Spotted Hyena Facts:
The Spotted Hyena (Crocuta Crocuta) looks a little like a bear, with spots. A common mammal found on Kenya's Masai Mara, they form family units which are more competitive than cooperative - a lot of fighting between Hyenas of the same family occur. Having said which, they are highly intelligent and far from the image of them as the "slobbering, mangy, stupid poachers" described in the film Lion King. Were it not for Lions, these very successful predators would rule the Kenyan savanna.
The female is difficult to spot, due to a pseudo-penis (they have no vaginal opening). They only tend their own young, unlike Lions, who look after all young in a pride.
Hyenas live in complex social structures, with an hierarchy known as a 'clan' and numbering approximately 15 animals. Clans will work together, hunting, defending their territory and raising young. Females are the dominant sex within clans and the structure of the social hierarchy provides a strict pecking order. The higher up the pecking order, providing first choice at kills, dominant females often sharing out the spoils to the others. Clans mark their areas using glands under their tails and between their toes
A single Hyena is capable of taking on a medium-sized Antelope, while a group are able to tackle a Cape Buffalo or scare a Lion away from its kill. Not as fast on their feet as the big cats, a Hyena can only achieve 35 mph (60kph). But what they lack in speed, they make up for with cunning. Their tactics involve a steady chase of up to 12 miles (20km), wearing their quarry down, until it drops. With hearts twice the size of a Lion's, Hyenas are far better equipped for endurance runs.
Unlike the big cats, who suffocate their victims, Hyenas disembowel theirs - a much faster way to die..! Lions are then the Hyena's nemisis and the big cats often steal kills from Hyenas, providing the odds are right. Four Hyena to a single Lioness making the balance - one to one with Leopards and Cheetahs..!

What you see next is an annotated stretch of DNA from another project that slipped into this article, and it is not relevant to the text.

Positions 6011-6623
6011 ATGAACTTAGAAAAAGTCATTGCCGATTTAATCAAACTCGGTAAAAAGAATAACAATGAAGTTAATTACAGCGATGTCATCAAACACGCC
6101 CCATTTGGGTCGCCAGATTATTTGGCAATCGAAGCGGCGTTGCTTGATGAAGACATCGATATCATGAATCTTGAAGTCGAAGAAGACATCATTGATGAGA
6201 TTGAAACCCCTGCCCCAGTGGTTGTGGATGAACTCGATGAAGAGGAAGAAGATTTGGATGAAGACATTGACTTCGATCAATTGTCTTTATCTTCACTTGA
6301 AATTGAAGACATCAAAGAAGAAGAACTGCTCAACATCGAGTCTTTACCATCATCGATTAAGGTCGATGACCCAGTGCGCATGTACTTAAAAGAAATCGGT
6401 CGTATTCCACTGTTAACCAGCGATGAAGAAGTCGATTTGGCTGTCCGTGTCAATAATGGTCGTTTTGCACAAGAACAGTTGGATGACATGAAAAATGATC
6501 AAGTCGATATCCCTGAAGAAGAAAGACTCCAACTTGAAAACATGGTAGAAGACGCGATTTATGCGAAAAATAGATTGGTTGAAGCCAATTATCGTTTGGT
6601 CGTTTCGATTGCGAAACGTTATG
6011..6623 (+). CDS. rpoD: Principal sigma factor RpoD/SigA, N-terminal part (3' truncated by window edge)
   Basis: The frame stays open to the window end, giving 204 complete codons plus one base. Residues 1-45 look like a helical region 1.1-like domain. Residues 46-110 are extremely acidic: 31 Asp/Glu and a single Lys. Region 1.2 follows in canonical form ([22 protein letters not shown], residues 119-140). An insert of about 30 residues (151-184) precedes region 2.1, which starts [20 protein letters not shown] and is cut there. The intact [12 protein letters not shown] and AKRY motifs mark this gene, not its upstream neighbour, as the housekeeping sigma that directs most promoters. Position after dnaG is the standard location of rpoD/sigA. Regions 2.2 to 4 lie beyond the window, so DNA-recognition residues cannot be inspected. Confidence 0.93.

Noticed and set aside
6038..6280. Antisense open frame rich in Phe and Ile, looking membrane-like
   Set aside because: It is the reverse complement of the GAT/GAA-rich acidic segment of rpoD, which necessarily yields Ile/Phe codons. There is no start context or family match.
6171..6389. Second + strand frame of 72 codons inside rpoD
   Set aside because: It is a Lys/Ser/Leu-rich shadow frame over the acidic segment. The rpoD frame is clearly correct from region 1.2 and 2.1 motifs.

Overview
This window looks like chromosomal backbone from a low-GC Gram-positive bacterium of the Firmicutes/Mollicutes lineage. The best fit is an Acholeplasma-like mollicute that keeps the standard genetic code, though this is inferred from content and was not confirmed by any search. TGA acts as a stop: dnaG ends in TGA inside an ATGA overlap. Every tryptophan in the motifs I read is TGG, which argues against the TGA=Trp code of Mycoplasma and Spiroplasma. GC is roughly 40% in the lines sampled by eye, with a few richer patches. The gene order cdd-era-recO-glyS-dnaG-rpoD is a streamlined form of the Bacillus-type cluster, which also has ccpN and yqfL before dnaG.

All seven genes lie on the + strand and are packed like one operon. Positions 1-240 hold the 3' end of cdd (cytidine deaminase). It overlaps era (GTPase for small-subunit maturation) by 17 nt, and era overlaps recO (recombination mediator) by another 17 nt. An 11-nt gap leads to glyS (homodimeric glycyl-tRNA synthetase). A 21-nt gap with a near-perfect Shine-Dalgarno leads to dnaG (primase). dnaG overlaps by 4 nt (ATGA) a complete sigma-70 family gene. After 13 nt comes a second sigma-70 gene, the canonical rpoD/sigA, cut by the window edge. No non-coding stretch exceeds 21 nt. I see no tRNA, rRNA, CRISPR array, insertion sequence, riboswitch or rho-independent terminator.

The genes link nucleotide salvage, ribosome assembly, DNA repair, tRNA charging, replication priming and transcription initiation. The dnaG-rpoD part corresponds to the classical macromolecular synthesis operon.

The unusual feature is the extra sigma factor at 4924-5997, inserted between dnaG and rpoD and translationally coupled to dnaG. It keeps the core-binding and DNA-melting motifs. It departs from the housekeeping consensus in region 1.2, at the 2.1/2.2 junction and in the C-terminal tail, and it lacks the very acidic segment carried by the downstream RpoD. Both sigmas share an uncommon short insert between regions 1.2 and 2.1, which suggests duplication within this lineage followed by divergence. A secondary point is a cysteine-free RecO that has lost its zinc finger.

Having one of the most powerful jaws (more than twice as strong as a Lion's) in the animal kingdom, Hyena can bite through the leg bone of a Giraffe. Their jaws contain a mix of flesh-ripping carnassials and bone-crunching premolars, ensuring they waste not a single thing from a kill - horns, hooves and hide.
Hyenas have a gestation period of 16 weeks, bearing 1-3 cubs. The cubs take on their mother's 'rank' within the clan and they quickly learn not to attack a more dominant member of the clan - which can result in death. Over 60% of Hyena cubs live to 2 years of age, more than twice as many as Lions. Hyenas live for up to 16 years in the wild (twice that, in captivity).
Masai people used to put their dead out for Hyenas to devour. The dung of the Hyena, once dried in the sun, becomes pure white, due to the calcium content. Masai collect the dung and spread it on pregnant women's food, as an essential calcium intake for strong bones.

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Spotted Hyenas ~ in Burrow

Spotted Hyena mum and babies heads in den.

Spotted Hyena ~ Safe Haven

Spotted Hyena baby coming out of burrow.

Spotted Hyena ~ Babies

Two Spotted Hyena babies heads in den.

Spotted Hyena ~ Suckling

Spotted Hyena Mum with baby suckling.

Spotted Hyena ~ and Zebra Leg

Hyena eating, Zebra leg, Olare Orok Conservancy, Kenya.

Spotted Hyena ~ Skinning A Bone

Hyena eating skin from bone, Olare Orok Conservancy.

Spotted Hyena ~ Eating

Hyena, strip of tendon from bone in mouth.

Spotted Hyena ~ Hierarchy

Two Hyenas creeping up on third, with bone.

Spotted Hyena ~ Squabble

Clan of Hyenas squabbling over bone.

Spotted Hyena ~ Dominance

Spotted Hyena ~ Dominance

Spotted Hyena ~ and Zebra Mane

Spotted Hyena walking, zebra mane in mouth, Kenya.

Spotted Hyena ~ Carcass & African White-backed Vulture

Spotted Hyena ~ Carcass & African White-backed Vulture